In the car today, Beanie launches into a story about “Bonny Kate.” She says it fast, one word: “Bonnykate.” It takes me a minute to figure out what she’s talking about; until she mentions Bianca, I am flummoxed.
“Bianca is the most beautiful,” she tells me. “Bonnykate gets mad. That’s why it’s called ‘The Temper of the Shrew.’ ”
Aha. Suddenly I understand. My four-year-old is narrating Shakespeare. Okay, she’s a little off on the title, but as her tale continues it is clear that she has a firm grasp of the plot. Thank you, Jim Weiss. His CD of stories from Shakespeare has been a favorite of the girls since before Beanie was born. This got me thinking about how many threads Jim’s fabulous storytelling CDs have woven into the tapestry of our life.
We discovered him in the Chinaberry catalog when Jane was a toddler, and many years (and many hours of enchanted listening) later, Scott and I had the great pleasure of meeting Jim and his wife Randy in person at a homeschooling conference. When we introduced the children to Jim, they were dazzled: he is a big star in their universe. It was Jim’s fluid voice that introduced them to Paul Bunyan, Scheherazade, Rip van Winkle, Theseus, Puck, and Percival. Much as I would like to take credit for the many literary allusions peppering my children’s talk, I have to admit that the plum goes to Jim and Randy Weiss.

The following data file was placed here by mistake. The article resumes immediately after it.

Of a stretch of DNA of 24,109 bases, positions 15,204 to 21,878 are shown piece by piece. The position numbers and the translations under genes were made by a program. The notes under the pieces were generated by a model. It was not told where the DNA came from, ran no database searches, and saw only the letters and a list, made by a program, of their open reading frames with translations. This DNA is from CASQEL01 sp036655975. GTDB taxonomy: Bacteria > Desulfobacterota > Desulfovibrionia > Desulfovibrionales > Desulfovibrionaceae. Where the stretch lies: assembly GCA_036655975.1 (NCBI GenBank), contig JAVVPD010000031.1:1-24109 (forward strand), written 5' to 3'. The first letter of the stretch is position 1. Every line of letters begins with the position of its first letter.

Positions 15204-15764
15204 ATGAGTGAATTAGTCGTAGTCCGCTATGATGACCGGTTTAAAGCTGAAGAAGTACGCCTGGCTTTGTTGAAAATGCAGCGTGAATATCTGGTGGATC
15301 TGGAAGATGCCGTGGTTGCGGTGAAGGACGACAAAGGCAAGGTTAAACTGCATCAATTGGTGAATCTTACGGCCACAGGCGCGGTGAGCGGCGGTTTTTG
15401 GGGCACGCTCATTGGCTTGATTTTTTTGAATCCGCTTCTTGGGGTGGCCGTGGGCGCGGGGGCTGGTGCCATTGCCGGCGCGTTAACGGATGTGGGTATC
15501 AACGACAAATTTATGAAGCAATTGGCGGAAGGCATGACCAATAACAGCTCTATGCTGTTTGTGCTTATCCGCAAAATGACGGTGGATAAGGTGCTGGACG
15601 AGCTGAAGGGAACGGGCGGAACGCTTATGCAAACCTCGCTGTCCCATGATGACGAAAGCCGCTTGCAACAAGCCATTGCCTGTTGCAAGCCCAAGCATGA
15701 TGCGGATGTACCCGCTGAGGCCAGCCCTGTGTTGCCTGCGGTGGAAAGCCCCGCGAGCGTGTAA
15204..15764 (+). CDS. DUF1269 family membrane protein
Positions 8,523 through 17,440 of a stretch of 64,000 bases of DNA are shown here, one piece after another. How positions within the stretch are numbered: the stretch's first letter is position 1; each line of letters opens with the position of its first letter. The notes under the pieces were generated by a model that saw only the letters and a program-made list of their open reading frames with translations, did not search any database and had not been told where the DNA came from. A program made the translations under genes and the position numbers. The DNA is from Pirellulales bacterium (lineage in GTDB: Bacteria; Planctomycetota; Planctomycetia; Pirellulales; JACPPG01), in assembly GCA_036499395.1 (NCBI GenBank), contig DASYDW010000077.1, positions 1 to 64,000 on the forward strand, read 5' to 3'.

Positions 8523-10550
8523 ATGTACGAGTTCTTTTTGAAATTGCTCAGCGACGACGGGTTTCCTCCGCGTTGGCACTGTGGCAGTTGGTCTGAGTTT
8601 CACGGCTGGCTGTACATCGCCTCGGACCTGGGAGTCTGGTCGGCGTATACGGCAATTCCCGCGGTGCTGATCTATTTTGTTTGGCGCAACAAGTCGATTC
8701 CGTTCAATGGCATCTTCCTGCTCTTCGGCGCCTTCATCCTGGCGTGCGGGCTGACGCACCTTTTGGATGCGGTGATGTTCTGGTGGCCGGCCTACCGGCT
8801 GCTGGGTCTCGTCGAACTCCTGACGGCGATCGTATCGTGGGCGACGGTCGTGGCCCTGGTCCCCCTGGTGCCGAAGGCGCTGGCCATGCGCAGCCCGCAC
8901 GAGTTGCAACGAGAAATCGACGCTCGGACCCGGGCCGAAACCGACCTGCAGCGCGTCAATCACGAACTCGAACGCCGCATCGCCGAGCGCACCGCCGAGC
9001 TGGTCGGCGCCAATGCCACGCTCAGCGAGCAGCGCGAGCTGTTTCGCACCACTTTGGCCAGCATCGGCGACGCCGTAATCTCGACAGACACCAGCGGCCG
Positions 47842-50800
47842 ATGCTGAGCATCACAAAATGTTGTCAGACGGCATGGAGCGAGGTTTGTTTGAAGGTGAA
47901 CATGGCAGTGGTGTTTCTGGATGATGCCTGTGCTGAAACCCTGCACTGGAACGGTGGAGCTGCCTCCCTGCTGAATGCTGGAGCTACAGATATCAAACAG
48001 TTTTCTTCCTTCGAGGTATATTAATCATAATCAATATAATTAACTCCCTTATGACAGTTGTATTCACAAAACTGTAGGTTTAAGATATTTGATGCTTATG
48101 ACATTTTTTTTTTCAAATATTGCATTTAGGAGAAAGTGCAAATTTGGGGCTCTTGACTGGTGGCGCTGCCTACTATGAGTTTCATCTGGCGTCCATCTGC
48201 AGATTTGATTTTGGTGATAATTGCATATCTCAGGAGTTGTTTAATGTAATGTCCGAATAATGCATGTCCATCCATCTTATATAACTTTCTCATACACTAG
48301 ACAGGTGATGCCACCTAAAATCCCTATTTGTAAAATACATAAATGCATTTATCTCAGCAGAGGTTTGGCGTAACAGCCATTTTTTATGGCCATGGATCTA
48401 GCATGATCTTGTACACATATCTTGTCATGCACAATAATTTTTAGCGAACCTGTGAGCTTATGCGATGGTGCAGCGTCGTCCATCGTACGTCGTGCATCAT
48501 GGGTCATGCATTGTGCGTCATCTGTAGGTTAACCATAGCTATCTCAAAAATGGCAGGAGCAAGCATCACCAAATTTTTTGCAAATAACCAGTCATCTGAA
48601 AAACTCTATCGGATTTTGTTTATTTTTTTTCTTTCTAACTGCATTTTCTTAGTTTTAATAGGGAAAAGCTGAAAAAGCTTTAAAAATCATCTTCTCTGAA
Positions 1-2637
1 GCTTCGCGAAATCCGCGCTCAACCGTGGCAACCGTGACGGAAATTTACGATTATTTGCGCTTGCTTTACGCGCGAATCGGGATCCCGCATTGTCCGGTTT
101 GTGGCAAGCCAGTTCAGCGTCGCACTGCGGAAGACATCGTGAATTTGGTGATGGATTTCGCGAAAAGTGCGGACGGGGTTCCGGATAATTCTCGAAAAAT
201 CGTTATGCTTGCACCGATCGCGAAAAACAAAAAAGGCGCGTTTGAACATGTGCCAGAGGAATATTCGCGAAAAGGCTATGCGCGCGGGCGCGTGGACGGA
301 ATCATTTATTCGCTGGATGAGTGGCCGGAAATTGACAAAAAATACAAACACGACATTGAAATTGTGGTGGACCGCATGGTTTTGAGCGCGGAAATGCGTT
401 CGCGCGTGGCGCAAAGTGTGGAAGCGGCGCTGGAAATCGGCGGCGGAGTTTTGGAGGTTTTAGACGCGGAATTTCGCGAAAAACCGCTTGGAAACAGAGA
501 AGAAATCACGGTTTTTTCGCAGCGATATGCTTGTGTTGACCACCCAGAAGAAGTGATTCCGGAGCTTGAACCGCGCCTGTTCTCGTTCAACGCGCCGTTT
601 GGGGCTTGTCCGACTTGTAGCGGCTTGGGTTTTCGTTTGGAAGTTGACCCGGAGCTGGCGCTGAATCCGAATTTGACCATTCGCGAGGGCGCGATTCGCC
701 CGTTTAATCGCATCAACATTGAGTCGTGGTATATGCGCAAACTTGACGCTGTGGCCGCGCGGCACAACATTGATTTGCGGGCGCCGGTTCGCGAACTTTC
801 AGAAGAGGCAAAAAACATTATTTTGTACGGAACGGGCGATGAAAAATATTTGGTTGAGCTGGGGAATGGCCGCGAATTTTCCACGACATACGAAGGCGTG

I can always tell when the girls are listening to Jim’s retelling of the Archimedes story: it’s when a burst of laughter explodes into the post-bedtime hush of their room. Beanie will narrate that tale with gusto to anyone who’ll listen—after all, what small child can’t relate to a person so excited about an idea that he runs naked through the streets to share it?
Jim’s Sherlock Holmes stories inspired Jane, at age eight, to tackle the Arthur Conan Doyle originals. Rose requests The Jungle Book over and over again. All of them, at one time or another, have chattered away to me about the doings of Titania and Oberon and their crowd of fairy attendants…I recall a time when I was under orders to address Rose as “Peaseblossom,” thank you very much.
I’m pulling into the driveway, and Beanie is still going on about “Bonnykate-whose-weal-name-is-Katewina” and her hot temper. “When I’m a mommy I will name my daughter Bianca,” says Bean thoughtfully. “But I like Katewina best because she gets mad. That’s why it’s called the Temper of the Shrew. Oh, wait. Mommy, what does ‘taming’ mean?”
And another great discussion is launched. Thanks, Jim and Randy.
I can’t believe I forgot
Nonfiction for Teens
You Heard it There First
The Adventure of English